Gail Borelli // Spring 2015
UMKC officials and supporters along with Gov. Jay Nixon celebrated the grand opening of the School of Pharmacy’s satellite campus in Springfield, Mo., with a ribbon cutting ceremony.

The UMKC School of Pharmacy has hit upon a formula for increasing the number of health-care professionals in rural Missouri.

The school’s new satellite campus in Springfield is enrolling students who otherwise might not be able to pursue their Pharm.D. The Springfield facility welcomed its first class in August 2014, joining a satellite campus in Columbia that opened in 2005.

Among the 30 students in the first cohort is Robert Hopkins, a pharmacy technician in Springfield. Hopkins, 32, attended the ceremony in 2011 at which Missouri Gov. Jay Nixon pledged to expand the UMKC School of Pharmacy to Springfield. Hopkins was intrigued by the prospect of returning to college and broached the subject with his wife. The potential commitment was huge for the young family, because for three years, Hopkins would have to work full-time while taking the prerequisites needed for pharmacy school.

The opportunity to earn his Pharm.D. in Springfield was especially appealing. Hopkins and his wife are Springfield natives with two young children, a mortgage and deep ties to the area. Pulling up those stakes and moving to Kansas City or UMKC’s Columbia for pharmacy school was not an option.

Robert Hopkins (center), a pharmacy technician, spoke at the ceremony and talked about his excitement about UMKC opening a satellite school in Springfield. Hopkins is scheduled to graduate in 2018.

Now Hopkins works two days a month at a Springfield pharmacy and focuses on his coursework. The Post-9/11 GI Bill helps pay for his school.

”I have to do lots of studying, and sometimes my 4-year-old daughter gets a little upset about that,” he says. “My wife has to take on a bigger role, but we’re making it work. Our eyes are on the prize.” Hopkins is scheduled to graduate in 2018.

Other students in the inaugural class have similar stories, says School of Pharmacy Dean Russell Melchert. The hope is that many of the Springfield graduates will remain in rural Missouri, which suffers a shortage of health-care providers, including pharmacists. There is a precedent: A large number of the Columbia pharmacy graduates have taken their first jobs in and around central Missouri and surrounding rural areas, Melchert says.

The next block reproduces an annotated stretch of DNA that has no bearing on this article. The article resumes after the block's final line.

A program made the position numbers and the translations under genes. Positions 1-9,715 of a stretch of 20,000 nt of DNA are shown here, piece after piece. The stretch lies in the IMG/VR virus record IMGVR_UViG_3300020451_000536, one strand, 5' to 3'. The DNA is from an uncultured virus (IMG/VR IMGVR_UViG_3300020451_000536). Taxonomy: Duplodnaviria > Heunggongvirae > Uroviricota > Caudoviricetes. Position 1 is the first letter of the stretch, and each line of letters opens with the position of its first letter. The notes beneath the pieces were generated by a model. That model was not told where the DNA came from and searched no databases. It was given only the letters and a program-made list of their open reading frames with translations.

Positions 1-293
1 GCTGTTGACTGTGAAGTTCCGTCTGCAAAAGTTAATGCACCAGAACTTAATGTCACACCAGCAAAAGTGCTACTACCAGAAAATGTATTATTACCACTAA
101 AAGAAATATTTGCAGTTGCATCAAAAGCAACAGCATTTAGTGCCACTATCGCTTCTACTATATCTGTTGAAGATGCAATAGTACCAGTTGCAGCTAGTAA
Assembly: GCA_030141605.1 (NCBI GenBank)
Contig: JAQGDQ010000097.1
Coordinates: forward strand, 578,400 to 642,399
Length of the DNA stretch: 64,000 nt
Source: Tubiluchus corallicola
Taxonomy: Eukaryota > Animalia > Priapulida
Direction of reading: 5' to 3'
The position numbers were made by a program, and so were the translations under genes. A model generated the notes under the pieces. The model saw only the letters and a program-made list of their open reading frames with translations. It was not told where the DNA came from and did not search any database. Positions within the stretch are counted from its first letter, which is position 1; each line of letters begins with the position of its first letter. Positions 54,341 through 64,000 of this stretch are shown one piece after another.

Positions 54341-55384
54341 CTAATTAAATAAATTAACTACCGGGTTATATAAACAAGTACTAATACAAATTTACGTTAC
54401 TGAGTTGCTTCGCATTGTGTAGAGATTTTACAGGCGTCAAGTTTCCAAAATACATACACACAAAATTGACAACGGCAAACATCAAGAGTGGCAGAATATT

The Springfield pharmacy students are officially registered at UMKC but have access to select courses at Missouri State University, as well as its student health facility, library and fitness center. Classes are held in a renovated Brick City icehouse that is leased from MSU.

State funding of $2 million a year has helped pay for the long-term lease and for renovations to the 15,000-square-foot space. Three classrooms are equipped with video-conferencing equipment that supports the synchronous transmission of classes among the Kansas City, Columbia and Springfield sites.

“We were broadcasting analog video from UMKC to MU prior to 2014,” Melchert says. “You can’t even buy anything new that will use analog signals, yet we needed new equipment for Springfield. So we replaced all of it at each site, which required upgrades and renovations in Kansas City and Columbia.”

Now Springfield students can interact with professors and other students during lectures, regardless of their location. “It’s an amazing facility,” Hopkins says of the Brick City building. “Everything is brand-new. There are enormous TV screens and cameras everywhere. It’s like a very fancy Skype. You feel like you are sitting there with the professor.

“The UMKC pharmacy faculty work hard not to forget us. They are all wonderful.”

In addition to the long-distance Kansas City faculty, the Springfield campus has hired an associate dean and two faculty members, and four new faculty are being recruited, Melchert says. Thirty students will be added each academic year until total enrollment of 120 is reached.

“There’s such a large range of things that can be done in a pharmacy career,” Hopkins says. “Now pharmacists can give vaccines and flu shots. And there is talk about giving them provider status so they could do more, such as prescribe antibiotics.

“That’s huge for rural areas.”

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